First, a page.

The FQDN itself can be anything you want, but ideally choose something that cannot exist in reality, so something with a non-existent top-level domain.
A cluster is nothing without some compute nodes, so next we tell the server process that the box itself is a compute node (with 4 cores, below – change this to suit your requirements).
echo "SERVER.DOMAIN np=4" > /var/spool/torque/server_priv/nodes
We also need to tell the MOM process (i.e. the compute node handler) which server to contact for work.
echo SERVER.DOMAIN > /var/spool/torque/mom_priv/config
Once this is done, we can restart all processes again.
/etc/init.d/torque-server start /etc/init.d/torque-scheduler start /etc/init.d/torque-mom start
If you get any errors at this point, I’d suggest stopping any running processes, and restart them one by one in this order. Check the logs (under /var/spool/torque) for whatever is failing. Otherwise, the next step is to start the scheduler.
# set scheduling properties qmgr -c 'set server scheduling = true' qmgr -c 'set server keep_completed = 300' qmgr -c 'set server mom_job_sync = true'
At this point, if you get the dreaded Unauthorized Request error, it’s critical to figure out why this is happening. Usually it is because the commands look like they’re coming from an unauthorized user/machine, that is anything different from the string ‘root@SERVER.DOMAIN’. You can check this with the following command.
grep Unauthorized /var/spool/torque/server_logs/*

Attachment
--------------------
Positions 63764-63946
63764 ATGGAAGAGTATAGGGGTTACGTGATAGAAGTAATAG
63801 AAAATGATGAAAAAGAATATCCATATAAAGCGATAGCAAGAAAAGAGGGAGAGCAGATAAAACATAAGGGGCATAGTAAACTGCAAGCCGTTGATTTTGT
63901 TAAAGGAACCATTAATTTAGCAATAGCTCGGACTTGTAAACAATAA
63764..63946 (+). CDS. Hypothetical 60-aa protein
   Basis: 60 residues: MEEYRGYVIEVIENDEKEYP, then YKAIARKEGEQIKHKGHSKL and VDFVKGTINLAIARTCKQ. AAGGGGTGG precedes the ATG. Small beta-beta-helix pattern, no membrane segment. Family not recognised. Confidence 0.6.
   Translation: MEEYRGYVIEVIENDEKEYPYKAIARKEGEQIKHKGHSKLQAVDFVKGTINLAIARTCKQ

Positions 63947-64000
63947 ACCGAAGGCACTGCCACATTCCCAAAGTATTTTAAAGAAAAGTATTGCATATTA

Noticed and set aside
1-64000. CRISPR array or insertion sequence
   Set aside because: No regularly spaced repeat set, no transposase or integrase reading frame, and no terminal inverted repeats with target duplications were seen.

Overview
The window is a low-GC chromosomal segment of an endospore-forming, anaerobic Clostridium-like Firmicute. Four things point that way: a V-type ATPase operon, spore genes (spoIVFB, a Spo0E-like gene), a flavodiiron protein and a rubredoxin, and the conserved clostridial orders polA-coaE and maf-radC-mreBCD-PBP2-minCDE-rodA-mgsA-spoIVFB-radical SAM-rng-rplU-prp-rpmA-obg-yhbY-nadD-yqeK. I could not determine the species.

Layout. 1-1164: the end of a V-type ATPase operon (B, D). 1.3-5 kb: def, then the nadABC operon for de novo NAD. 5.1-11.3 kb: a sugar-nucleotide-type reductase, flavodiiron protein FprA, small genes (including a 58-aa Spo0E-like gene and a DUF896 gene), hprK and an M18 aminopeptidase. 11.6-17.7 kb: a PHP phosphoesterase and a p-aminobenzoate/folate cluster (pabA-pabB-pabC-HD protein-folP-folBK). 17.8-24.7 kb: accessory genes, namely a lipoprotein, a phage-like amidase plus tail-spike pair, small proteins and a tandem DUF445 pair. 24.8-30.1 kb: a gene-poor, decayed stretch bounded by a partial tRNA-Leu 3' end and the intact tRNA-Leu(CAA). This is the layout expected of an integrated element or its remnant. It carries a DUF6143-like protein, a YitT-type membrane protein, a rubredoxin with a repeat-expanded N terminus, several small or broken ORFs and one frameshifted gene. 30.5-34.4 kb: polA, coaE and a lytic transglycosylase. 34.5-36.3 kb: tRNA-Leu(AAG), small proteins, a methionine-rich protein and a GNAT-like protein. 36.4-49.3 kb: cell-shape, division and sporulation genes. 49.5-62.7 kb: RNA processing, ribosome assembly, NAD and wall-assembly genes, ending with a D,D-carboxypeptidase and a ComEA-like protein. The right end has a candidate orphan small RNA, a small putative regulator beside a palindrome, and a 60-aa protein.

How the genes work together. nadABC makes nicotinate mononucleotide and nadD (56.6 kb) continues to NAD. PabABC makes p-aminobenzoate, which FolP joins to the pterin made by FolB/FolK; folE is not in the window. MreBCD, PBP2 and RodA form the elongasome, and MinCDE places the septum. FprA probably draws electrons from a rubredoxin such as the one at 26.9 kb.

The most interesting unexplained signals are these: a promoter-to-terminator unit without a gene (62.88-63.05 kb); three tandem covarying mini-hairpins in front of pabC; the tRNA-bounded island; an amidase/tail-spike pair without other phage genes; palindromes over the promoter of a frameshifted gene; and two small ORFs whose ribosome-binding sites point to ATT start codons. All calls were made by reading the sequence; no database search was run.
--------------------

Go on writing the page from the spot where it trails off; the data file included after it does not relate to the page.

We also need to create a default queue (here called ‘batch’ – you can change this to whatever you want). We’ll set this up with default 1-hour time limit and single-node requirement, but you don’t have to.
# create default queue qmgr -c 'create queue batch' qmgr -c 'set queue batch queue_type = execution' qmgr -c 'set queue batch started = true' qmgr -c 'set queue batch enabled = true' qmgr -c 'set queue batch resources_default.walltime = 1:00:00' qmgr -c 'set queue batch resources_default.nodes = 1' qmgr -c 'set server default_queue = batch'
Finally, we need to configure the server to allow submissions from itself. This one stumped me for a while. Note that the submit_hosts lists cannot be made up to FQDNs! This will not work if you do that, as the comparison is done after truncating the name of the submitting host!
# configure submission pool qmgr -c 'set server submit_hosts = SERVER' qmgr -c 'set server allow_node_submit = true'
For example, if above you use SERVER.DOMAIN instead of just SERVER, you’ll get an error like the following the next time you try to submit:
qsub: Bad UID for job execution MSG=ruserok failed validating USER/USER from SERVER.DOMAIN
where ‘USER’ will be the uid of whichever (non-root) user you try to submit the job as. The solution is simply to list the submission hosts as unqualified names. To test the system you need to try to submit a job (here an interactive one) as a non-root user from the same box.
If this works, you’ll get into a shell on the same box (as if you ssh’ed into itself). Note that you’ll need authorised SSH keys set up for this user to allow password-less ssh.
Eventually I’ll need to set up additional boxes as submission hosts. I’ll write about that process once it’s done. [Note: you can now find this here.] Meanwhile, if you have any questions about the above, or if there’s anything that could do with some clarification, feel free to let me know in the comments.